Umberto Eco is a literary master. The bestselling author of The Name of the Rose spins prose at once compelling and complex, full of facts, twists, and details born of scholarship in philosophy, medievalism, and semiotics. His latest novel, The Prague Cemetery, summons a world of assassination and intrigue and serves up a conspiracy theory rooted in 19th-century history, inspired by an era Eco calls “full of monstrous and mysterious events.” All of the characters, except its main one, really existed. It poses the question, what if every conspiracy, in a world full of conspiracies, were connected by a single, evil genius, who turned modern history into a massive diatribe that still governs how we think? Eco reads from his new book and discusses his work with Chicago Tribune cultural critic Julia Keller.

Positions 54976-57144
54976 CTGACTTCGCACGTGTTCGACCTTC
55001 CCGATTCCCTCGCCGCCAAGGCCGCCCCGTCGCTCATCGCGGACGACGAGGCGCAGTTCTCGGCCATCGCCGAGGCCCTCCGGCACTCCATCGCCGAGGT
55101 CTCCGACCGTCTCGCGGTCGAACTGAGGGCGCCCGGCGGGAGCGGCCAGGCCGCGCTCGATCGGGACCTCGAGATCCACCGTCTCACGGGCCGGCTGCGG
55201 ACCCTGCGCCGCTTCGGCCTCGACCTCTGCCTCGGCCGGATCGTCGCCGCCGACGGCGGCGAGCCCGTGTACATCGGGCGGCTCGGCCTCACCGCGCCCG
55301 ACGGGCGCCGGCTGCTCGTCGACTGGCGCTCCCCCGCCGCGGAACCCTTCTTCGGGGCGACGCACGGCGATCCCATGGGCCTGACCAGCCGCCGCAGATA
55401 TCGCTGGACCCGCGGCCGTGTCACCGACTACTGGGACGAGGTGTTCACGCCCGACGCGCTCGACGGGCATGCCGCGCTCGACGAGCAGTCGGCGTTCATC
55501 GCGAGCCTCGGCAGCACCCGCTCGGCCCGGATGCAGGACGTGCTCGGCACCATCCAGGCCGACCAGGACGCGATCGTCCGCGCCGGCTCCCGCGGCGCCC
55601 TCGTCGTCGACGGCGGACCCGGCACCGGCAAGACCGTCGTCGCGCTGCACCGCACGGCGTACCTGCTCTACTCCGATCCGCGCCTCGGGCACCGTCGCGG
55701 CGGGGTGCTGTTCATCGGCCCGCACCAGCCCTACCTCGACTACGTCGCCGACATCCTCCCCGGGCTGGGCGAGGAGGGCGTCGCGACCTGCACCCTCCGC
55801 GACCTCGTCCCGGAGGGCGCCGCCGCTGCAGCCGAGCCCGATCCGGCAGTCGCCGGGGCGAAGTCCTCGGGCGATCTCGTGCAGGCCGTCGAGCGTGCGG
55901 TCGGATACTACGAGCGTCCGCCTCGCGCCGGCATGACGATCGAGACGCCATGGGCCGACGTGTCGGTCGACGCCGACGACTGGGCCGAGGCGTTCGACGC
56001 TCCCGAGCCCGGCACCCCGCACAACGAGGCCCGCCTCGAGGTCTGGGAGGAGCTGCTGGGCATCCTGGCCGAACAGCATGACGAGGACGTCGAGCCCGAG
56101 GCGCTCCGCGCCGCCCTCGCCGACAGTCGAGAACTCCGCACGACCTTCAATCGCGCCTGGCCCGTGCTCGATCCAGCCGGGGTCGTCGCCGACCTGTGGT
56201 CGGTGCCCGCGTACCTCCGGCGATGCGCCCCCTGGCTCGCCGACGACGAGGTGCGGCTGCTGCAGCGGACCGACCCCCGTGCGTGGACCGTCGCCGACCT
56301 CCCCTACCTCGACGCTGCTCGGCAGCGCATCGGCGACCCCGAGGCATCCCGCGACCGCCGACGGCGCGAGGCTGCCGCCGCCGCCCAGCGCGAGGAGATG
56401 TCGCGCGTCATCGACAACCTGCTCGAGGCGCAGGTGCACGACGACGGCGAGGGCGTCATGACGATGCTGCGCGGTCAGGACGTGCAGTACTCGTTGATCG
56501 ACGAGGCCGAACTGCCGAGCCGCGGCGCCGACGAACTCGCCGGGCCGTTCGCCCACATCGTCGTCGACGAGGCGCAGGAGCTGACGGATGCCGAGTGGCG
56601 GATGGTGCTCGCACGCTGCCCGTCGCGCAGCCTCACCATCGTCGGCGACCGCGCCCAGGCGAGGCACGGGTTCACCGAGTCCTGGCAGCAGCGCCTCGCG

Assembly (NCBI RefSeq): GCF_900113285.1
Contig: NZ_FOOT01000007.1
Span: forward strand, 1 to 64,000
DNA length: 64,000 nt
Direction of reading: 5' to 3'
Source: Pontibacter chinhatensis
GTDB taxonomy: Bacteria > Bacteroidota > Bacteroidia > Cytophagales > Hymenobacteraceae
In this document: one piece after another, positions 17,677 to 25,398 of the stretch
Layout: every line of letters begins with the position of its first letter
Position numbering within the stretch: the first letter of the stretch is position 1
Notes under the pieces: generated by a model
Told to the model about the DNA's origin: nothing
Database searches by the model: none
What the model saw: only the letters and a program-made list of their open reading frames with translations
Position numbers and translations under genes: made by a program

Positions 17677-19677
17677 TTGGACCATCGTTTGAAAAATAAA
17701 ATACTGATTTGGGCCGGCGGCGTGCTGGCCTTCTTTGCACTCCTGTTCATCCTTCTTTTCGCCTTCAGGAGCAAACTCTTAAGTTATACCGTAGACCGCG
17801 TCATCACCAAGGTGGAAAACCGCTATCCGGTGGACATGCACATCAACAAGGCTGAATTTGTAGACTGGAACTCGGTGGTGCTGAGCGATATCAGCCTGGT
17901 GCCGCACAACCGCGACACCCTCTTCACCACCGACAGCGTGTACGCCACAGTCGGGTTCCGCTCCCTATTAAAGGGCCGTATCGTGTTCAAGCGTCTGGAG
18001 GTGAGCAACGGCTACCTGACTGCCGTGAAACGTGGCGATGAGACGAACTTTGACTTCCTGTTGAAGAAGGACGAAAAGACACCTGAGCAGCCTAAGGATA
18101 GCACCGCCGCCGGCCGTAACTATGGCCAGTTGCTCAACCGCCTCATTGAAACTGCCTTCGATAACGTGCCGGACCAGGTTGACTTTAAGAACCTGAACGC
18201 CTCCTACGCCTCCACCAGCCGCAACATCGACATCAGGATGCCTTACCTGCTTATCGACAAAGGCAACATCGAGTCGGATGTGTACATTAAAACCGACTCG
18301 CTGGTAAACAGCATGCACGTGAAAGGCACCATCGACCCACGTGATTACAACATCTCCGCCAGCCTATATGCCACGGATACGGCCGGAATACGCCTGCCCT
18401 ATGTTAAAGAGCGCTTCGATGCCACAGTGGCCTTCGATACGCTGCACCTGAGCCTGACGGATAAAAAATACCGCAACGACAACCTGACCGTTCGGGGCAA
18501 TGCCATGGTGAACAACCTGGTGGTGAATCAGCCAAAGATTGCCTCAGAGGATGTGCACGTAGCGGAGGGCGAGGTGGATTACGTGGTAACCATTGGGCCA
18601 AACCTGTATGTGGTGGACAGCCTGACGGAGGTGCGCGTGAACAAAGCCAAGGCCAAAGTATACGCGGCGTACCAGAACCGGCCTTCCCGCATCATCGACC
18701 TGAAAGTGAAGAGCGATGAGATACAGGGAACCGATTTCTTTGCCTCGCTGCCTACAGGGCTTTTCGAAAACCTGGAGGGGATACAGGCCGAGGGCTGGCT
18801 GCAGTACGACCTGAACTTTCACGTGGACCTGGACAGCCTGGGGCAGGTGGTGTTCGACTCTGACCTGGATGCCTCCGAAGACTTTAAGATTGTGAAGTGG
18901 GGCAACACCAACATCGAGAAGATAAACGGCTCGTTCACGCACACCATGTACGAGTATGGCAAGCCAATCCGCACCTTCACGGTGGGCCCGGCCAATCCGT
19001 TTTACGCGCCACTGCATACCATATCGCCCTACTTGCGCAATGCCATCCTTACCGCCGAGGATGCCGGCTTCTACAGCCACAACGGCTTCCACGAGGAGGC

Read the CHF blog post about this program.
This program is generously underwritten by Lois and Harrison Steans and is presented in partnership with the Chicago Tribune.